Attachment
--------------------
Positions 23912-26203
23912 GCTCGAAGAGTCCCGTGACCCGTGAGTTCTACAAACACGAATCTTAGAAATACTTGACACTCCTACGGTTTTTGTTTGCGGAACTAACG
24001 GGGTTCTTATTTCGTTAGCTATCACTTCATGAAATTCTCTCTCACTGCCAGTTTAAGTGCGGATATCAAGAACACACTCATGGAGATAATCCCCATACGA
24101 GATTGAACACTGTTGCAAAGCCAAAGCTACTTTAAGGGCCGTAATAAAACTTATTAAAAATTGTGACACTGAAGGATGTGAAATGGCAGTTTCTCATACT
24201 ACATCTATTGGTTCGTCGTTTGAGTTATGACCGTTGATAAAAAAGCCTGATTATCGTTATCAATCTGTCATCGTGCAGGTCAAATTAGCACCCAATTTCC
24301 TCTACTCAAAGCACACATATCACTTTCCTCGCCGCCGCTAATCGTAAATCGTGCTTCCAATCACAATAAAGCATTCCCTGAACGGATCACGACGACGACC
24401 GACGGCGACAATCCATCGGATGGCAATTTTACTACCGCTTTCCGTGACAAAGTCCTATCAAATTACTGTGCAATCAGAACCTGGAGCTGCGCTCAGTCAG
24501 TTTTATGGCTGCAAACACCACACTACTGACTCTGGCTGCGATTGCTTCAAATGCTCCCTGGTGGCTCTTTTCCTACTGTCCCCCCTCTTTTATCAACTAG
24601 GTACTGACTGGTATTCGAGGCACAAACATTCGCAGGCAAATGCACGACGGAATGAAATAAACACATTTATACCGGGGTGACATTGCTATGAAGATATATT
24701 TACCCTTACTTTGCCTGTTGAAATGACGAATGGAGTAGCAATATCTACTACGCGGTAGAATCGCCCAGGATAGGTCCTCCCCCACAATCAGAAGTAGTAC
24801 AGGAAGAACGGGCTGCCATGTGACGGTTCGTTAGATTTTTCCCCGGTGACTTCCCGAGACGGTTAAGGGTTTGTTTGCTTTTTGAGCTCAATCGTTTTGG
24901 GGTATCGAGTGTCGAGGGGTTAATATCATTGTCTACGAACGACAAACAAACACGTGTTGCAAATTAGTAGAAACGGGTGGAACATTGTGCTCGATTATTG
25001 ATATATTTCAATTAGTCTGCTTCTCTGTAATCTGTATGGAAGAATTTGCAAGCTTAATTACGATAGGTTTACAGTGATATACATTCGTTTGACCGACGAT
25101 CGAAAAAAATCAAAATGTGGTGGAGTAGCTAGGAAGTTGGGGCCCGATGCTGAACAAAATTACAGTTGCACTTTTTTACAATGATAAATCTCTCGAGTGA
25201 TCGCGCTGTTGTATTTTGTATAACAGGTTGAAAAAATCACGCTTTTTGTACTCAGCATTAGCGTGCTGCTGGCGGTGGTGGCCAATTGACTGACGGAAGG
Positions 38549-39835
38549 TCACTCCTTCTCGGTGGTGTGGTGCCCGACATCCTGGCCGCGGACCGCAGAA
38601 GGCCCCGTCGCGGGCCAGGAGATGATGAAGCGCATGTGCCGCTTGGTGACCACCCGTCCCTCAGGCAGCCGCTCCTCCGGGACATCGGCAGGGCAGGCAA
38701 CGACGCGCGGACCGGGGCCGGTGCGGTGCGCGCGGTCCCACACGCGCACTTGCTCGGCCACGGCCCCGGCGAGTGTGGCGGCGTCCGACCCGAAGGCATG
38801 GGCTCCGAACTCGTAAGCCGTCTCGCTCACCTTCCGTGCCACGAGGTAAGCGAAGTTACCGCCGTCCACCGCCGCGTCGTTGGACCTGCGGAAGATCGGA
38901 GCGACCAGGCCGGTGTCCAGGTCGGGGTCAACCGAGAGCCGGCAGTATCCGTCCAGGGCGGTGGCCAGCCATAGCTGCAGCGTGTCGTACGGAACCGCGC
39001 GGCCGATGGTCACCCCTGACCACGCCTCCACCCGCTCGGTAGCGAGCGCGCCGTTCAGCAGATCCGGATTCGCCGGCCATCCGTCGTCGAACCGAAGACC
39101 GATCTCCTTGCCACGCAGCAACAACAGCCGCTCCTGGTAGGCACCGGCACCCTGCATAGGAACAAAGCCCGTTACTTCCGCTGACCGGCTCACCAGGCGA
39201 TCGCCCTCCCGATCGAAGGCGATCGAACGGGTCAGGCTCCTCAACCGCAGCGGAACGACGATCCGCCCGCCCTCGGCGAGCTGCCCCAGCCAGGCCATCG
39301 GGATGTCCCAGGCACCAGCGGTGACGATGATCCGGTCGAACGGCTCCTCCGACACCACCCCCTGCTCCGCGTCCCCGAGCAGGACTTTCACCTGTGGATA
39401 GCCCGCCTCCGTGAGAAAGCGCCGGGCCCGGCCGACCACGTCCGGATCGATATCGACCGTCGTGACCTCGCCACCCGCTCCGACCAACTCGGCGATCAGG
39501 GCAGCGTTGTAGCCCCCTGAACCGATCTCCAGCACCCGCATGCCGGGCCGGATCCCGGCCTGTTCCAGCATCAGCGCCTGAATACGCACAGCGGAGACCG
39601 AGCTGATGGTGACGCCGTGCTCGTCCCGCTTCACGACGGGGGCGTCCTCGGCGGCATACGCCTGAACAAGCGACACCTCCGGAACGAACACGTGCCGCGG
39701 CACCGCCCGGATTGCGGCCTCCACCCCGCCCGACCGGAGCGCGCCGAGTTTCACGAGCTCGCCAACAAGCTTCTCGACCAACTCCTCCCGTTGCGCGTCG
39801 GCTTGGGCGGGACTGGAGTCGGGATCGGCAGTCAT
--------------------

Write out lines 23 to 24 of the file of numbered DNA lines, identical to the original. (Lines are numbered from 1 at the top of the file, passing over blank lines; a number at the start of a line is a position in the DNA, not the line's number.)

39101 GATCTCCTTGCCACGCAGCAACAACAGCCGCTCCTGGTAGGCACCGGCACCCTGCATAGGAACAAAGCCCGTTACTTCCGCTGACCGGCTCACCAGGCGA
39201 TCGCCCTCCCGATCGAAGGCGATCGAACGGGTCAGGCTCCTCAACCGCAGCGGAACGACGATCCGCCCGCCCTCGGCGAGCTGCCCCAGCCAGGCCATCG